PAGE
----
Often I start my analytics conference keynote addresses by asking the audience to share the issues they face in their organizations. For the past decade, in nearly every conference, the #1 problem cited by analysts and their managers has been the same: their team built the best possible model (read: analysis, dashboard, report, predictive model) but people are not using it. Even the internal clients, who asked for it, aren’t using it! In fact, this issue is so pervasive in organizations that 80 to 90% of the analysts in the audience report this problem.
Recently, one of my clients, the CIO of a $3B consumer technology company, shared with me that their company had created at least 1000 dashboards in last year or so, based on specific requests by internal stakeholders—and less than 5% of them are used. Crazy, eh? At least you know you are not alone if you have this problem. And the good news is, there is a solution.
The solution lies in understanding the problem. Why do good models gather dust?
Here are the top 4 reasons.
The most common reason is the solution is built without a true understanding of the real business question. What scenario is the stakeholder trying to solve for? Why are they requesting that dashboard, analysis, or model? What are they really trying to accomplish?
The stakeholder doesn’t know how to act on your solution. Either your recommendation is unclear, not actionable or the stakeholder doesn’t have skills to turn your solution into insights and actions.
The stakeholders don’t trust your solution. Either they don’t buy into your methodology or your data—or they simply don’t trust you.
Finally, it could be that your solution is hard to use. Maybe your dashboard takes 5 minutes to log into, or the drag and drop functionality doesn’t really work, or it’s just plain hard to use. Or, in case of analysis, maybe you gave a horrible presentation—not talking to your stakeholder’s pain, not to the point, not sharing the “why” behind your solution.
So how does your solution become one that gets used?
Use a consultative approach to first understand the need (the Real Business Question) and then reconfirm the need and the path to the solution using an analysis plan. Make sure you have the right stakeholders in the room. This ensures that you are building the solution to the right problem and your stakeholders will be ready to use the solution when it’s ready.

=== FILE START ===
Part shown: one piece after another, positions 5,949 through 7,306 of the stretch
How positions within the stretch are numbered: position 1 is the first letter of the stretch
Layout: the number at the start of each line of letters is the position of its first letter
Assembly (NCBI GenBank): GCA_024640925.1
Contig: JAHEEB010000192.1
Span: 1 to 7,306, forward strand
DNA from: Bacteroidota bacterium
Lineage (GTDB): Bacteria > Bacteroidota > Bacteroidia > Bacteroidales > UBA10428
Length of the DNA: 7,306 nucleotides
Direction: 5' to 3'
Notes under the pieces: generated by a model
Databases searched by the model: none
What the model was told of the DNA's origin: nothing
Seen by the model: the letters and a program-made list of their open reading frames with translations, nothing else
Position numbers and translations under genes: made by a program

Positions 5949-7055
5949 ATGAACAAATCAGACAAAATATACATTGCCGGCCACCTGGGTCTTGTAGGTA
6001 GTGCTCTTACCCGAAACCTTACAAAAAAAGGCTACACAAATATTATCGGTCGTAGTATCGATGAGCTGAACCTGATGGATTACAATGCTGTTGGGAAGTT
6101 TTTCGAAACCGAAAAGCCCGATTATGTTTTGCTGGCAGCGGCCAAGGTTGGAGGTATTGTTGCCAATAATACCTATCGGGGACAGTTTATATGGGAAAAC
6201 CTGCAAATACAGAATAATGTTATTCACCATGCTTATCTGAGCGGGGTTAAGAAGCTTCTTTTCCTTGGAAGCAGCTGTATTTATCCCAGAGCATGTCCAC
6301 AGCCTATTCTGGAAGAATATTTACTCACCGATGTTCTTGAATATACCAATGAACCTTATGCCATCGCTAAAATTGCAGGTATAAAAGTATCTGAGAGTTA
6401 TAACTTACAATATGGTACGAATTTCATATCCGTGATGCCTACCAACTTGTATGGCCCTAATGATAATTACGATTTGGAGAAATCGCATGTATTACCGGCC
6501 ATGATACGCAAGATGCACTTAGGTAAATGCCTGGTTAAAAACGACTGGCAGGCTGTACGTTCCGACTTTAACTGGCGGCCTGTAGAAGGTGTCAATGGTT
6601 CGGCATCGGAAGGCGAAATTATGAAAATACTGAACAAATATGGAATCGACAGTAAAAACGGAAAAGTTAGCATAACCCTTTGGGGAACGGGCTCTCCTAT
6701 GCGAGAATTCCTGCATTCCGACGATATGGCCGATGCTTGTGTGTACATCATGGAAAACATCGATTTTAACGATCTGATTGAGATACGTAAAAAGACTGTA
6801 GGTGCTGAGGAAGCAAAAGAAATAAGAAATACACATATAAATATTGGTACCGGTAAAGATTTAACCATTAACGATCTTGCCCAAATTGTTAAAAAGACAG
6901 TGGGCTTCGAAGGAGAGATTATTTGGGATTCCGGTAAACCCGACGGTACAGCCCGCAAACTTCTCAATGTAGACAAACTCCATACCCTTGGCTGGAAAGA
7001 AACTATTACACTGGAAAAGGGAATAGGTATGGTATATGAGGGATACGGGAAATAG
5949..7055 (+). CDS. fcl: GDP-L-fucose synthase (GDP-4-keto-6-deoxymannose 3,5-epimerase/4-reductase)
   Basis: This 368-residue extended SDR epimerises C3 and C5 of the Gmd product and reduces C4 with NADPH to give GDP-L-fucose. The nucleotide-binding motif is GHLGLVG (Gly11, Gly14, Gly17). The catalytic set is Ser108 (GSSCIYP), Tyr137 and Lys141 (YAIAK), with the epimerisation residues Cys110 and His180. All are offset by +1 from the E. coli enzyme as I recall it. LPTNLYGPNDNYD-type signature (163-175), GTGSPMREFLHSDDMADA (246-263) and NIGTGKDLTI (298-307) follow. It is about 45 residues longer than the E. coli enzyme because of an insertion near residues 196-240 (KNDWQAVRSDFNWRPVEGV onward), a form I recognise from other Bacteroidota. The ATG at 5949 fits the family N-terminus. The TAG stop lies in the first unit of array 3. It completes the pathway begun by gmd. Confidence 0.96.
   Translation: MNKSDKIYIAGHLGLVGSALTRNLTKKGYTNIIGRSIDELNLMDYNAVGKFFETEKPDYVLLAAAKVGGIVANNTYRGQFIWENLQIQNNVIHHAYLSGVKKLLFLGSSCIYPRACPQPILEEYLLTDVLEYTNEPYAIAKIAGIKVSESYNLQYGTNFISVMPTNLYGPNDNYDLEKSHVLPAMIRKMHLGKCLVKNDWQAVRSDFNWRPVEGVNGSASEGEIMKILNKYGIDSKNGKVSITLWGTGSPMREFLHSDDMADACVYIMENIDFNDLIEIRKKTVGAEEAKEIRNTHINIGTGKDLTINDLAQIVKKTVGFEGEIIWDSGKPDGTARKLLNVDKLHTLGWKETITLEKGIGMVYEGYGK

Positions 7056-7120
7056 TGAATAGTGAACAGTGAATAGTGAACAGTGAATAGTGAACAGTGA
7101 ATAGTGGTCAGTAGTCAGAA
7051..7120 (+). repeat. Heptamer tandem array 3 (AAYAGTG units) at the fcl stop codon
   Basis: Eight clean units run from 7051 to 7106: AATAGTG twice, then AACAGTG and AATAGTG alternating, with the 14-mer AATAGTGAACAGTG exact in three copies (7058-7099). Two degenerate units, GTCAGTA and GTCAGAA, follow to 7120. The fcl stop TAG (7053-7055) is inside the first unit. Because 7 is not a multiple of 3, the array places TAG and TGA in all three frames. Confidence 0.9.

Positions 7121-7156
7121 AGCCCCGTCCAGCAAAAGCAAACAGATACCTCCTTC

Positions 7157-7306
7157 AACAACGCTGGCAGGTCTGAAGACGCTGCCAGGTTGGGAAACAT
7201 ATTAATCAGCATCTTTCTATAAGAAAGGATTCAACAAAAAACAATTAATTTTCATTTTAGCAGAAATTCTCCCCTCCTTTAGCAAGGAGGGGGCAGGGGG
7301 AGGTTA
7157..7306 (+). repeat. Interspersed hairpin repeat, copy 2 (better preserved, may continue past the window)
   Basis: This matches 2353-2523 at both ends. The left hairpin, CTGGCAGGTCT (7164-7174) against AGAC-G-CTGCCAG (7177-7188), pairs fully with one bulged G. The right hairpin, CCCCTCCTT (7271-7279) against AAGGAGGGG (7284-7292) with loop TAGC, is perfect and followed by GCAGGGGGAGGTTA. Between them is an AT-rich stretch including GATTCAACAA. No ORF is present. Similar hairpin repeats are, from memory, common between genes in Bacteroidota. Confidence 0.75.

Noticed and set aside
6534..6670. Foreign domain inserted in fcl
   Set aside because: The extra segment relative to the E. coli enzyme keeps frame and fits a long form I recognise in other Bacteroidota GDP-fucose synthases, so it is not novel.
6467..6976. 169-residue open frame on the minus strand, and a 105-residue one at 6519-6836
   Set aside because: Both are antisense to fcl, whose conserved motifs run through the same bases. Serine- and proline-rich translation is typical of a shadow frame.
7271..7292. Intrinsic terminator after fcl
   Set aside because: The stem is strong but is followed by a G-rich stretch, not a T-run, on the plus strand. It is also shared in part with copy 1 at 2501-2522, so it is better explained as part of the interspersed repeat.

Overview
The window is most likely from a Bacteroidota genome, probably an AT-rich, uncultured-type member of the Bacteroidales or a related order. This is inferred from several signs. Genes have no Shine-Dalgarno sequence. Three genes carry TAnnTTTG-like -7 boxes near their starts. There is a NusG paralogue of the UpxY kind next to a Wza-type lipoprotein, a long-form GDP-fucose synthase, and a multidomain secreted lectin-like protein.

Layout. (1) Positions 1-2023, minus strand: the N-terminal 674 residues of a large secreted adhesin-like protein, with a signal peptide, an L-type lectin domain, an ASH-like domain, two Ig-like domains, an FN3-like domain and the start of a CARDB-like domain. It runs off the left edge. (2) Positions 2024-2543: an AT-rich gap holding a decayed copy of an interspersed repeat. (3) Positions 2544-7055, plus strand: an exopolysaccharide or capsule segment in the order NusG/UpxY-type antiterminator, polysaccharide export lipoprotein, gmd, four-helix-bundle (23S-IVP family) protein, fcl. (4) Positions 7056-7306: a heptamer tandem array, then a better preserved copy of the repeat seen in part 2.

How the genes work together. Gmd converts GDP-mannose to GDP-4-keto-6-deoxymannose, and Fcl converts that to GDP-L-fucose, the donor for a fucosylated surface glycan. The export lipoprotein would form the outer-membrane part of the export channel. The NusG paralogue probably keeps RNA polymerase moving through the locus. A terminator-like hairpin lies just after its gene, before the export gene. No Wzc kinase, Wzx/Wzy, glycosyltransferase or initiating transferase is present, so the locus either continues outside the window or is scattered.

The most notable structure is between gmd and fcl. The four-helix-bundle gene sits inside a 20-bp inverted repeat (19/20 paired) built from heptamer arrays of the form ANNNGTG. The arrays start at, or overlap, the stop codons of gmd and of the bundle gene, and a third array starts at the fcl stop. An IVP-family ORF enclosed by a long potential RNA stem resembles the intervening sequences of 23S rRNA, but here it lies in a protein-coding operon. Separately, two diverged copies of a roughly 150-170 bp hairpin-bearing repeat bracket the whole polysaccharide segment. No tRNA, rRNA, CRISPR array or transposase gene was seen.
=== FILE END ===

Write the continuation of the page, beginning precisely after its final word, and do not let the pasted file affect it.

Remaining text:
Next, make your solution actionable. An actionable analysis, for instance, comes from understanding the problem as well as the actions the stakeholders are ready to take. During the stage in the process where you brainstorm for hypotheses (possible causes of the problem) get clarity on actions that need to be taken if the hypotheses are proven to be true. If the project is a dashboard, make sure your stakeholders know how to interpret the data and then use it for analysis. If they don’t have the skills to read and analyze data, the best dashboard would go to waste. So don’t build it.
Build trust through communication and consistent delivery. Make sure your stakeholders agree to your analysis plan before you start executing. Then make sure to share early insights (or early prototypes) to get first cut feedback and adjust course, if need be. This process builds alignment and gives you the ability to influence your stakeholders into action based on the insights from the data.
Lastly, learn how to make a good presentation customized to the audience. And, make sure your dashboard tool is easy to use. If it isn’t easy, no one will use it. If training on the tool is needed, make sure that your stakeholders get trained before you deliver your first dashboard/ report/solution. And then, don’t just send your report or analysis; walk them through it and help them get comfortable.
A highly-regarded industry thought-leader in data analytics, Piyanka Jain is the President & CEO of Aryng- a data science consultation, training, & advisory company. She is an internationally acclaimed best-selling author and a frequent keynote speaker. She writes for publications including Forbes, Harvard Business Review, and InsideHR.